Mad Dog Mattis Threatens North Korea with Mass Destruction
by Stephen Lendman (stephenlendman.org – Home – Stephen Lendman)
Aggressive war is the only language spoken in Washington – diplomacy not an option with sovereign independent states.
On Sunday, Defense Secretary Mattis warned US forces could launch a “massive military response” against North Korea following its latest nuclear test, more powerful than previous ones. Here’s his full statement:
“We had a small group national security meeting today with the president and the vice president about the latest provocation on the Korean peninsula.”
“We have many military options, and the president wanted to be briefed on each one of them.”
“We made clear that we have the ability to defend ourselves and our allied – South Korea and Japan – from any attack, and our commitments among our allies are ironclad.”
“Any threat to the US or its territories including Guam or our allies will be met with a massive military response, a response both effective and overwhelming.”
“Kim Jong-un should take heed in the United Nations Security Council’s unified voice. All members unanimously agreed on the threat North Korea poses and they remain unanimous in their commitment to the denuclearization of the Korean peninsula.”
“We are not looking to the total annihilation of a country, namely North Korea, but as I said we have many options to do so.”
The threat of US aggression against sovereign independent states is ominously real, North Korea a possible target.
In its entire history, the DPRK never attacked another country. It threatens none now – not America, South Korea, Japan or any others.
Its leadership genuinely fears possible US aggression, believing nuclear and ballistic missile weapons are essential deterrents – for defense, not offense.
For decades, it’s wanted rapprochement with Washington and West. US policymakers seek confrontation over diplomacy, risking possible war now or later, creating a dangerously unstable situation.
Vladimir Putin and Xi Jinping both stress dealing with it diplomatically is the only option. Seoul’s University of North Korean Studies Koo Kab-Woo stressed the DPRK “will continue with its nuclear weapons program unless the US proposes talks” – an option Trump rules out.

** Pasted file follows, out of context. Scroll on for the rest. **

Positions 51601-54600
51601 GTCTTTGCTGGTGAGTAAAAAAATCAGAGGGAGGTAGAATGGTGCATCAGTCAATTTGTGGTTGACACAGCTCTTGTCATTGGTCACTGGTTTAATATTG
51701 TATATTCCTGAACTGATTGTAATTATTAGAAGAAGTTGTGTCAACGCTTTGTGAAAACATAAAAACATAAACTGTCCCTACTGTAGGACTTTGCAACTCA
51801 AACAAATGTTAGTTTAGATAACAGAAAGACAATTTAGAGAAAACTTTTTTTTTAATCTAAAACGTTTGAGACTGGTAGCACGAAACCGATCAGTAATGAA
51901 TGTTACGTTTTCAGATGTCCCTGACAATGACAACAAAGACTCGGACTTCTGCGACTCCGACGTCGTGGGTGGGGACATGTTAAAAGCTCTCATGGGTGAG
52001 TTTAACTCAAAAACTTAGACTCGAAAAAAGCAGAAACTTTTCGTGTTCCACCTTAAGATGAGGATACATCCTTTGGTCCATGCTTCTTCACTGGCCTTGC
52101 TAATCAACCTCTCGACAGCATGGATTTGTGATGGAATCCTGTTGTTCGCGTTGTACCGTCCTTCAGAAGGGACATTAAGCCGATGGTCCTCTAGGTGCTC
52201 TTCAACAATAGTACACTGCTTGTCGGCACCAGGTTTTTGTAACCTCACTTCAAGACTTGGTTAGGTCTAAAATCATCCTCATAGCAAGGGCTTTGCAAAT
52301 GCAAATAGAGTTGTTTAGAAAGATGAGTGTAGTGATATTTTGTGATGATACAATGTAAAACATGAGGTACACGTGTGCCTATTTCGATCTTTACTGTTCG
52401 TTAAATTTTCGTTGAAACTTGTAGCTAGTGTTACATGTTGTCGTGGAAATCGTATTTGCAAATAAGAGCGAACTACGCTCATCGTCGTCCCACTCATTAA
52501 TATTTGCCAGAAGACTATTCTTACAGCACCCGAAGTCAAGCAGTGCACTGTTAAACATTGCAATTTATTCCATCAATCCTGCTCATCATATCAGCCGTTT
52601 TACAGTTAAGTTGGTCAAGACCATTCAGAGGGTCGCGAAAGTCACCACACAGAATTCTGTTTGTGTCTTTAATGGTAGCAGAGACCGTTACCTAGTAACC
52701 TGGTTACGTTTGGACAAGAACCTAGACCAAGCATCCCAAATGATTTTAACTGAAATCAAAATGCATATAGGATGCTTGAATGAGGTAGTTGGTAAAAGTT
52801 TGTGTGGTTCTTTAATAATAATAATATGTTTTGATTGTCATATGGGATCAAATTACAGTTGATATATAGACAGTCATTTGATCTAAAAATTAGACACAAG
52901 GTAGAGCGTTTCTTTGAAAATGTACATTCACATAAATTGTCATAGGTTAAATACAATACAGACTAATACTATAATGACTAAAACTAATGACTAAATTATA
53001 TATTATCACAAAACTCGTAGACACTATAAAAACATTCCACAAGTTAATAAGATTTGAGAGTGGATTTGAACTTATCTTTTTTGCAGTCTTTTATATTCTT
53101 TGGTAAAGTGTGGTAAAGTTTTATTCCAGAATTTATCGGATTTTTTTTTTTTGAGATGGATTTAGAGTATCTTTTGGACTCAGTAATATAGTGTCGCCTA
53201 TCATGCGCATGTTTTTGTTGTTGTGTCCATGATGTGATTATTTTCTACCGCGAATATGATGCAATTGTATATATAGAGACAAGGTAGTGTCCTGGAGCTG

China’s Global Times (GT) said North Korea’s “nuclear issue…reached deadlock.” On Monday, Security Council members will hold another emergency meeting to consider a response to its latest nuclear test.
China opposes “a full embargo on North Korea,” GT explained. So does Russia – because imposition would be hugely destabilizing. It would give the DPRK a greater incentive to accelerate its nuclear and ballistic missile programs.
GT explained the “root cause of the North Korean nuclear issue is that the military pressure of the Washington-Seoul alliance generates a sense of insecurity for Pyongyang who then believes that owning a nuclear strike capability is its sole guarantee for survival of its regime.”
War on the Korean peninsula would gravely affect the region. Nuclear war would be catastrophic. Millions could perish.
Mattis earlier said it “would be probably the worst kind of fighting in most people’s lifetimes.” Trump’s threat about unleashing “fire and fury like the world has never seen” sounded like the ravings of a madman.
Would he dare attack North Korea preemptively? Will generals running his geopolitical agenda urge it?
Refusal to engage the DPRK diplomatically assures no way of resolving crisis conditions diplomatically. Surgical strikes won’t work. Catastrophic full-scale war would follow.
On Sunday, asked if he intends war on North Korea, Trump responded “(w)e’ll see.”
East Asian nations and their people have nothing to fear from Pyongyang – plenty to fear from America’s rage for unchallenged global dominance, aggressive wars its favored strategy.
My newest book as editor and contributor is titled “Flashpoint in Ukraine: How the US Drive for Hegemony Risks WW III.”
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